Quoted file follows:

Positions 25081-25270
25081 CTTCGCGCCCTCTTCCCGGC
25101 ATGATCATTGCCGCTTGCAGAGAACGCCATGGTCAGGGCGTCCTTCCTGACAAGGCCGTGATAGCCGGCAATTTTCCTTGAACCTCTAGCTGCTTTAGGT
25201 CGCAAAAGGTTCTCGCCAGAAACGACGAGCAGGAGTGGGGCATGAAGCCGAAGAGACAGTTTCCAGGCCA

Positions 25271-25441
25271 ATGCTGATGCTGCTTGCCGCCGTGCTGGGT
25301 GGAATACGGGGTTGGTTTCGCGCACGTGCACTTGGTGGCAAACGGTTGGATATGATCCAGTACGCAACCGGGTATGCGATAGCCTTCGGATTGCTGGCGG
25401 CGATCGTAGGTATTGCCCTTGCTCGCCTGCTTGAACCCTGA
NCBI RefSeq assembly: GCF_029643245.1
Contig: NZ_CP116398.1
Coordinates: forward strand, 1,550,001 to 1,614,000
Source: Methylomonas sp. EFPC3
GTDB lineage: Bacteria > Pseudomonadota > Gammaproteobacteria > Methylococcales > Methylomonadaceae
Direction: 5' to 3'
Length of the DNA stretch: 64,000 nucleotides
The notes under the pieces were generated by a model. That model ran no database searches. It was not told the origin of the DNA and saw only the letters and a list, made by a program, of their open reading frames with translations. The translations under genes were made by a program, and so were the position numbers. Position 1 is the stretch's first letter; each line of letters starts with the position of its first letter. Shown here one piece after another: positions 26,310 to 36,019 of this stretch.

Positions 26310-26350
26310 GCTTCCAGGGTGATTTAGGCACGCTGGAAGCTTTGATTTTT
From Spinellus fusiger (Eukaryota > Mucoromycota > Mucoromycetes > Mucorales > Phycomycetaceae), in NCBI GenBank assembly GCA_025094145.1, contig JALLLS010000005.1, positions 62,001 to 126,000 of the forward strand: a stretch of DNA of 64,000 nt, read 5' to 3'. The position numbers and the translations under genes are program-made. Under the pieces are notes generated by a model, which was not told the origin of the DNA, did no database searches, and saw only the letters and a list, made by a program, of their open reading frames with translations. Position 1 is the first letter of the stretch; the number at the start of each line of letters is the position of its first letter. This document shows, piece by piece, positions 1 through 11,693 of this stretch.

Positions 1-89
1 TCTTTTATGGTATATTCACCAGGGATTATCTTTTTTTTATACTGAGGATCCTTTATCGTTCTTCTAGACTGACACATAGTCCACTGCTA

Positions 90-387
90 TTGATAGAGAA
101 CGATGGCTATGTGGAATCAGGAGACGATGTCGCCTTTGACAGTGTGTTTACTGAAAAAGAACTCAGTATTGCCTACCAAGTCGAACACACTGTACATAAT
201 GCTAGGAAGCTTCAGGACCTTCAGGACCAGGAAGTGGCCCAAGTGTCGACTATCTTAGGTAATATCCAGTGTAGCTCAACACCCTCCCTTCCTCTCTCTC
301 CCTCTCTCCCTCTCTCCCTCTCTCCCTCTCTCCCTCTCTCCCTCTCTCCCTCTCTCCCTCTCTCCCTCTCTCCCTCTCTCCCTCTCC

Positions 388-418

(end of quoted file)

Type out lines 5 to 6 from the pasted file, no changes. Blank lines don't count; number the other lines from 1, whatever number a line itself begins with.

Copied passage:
Positions 25271-25441
25271 ATGCTGATGCTGCTTGCCGCCGTGCTGGGT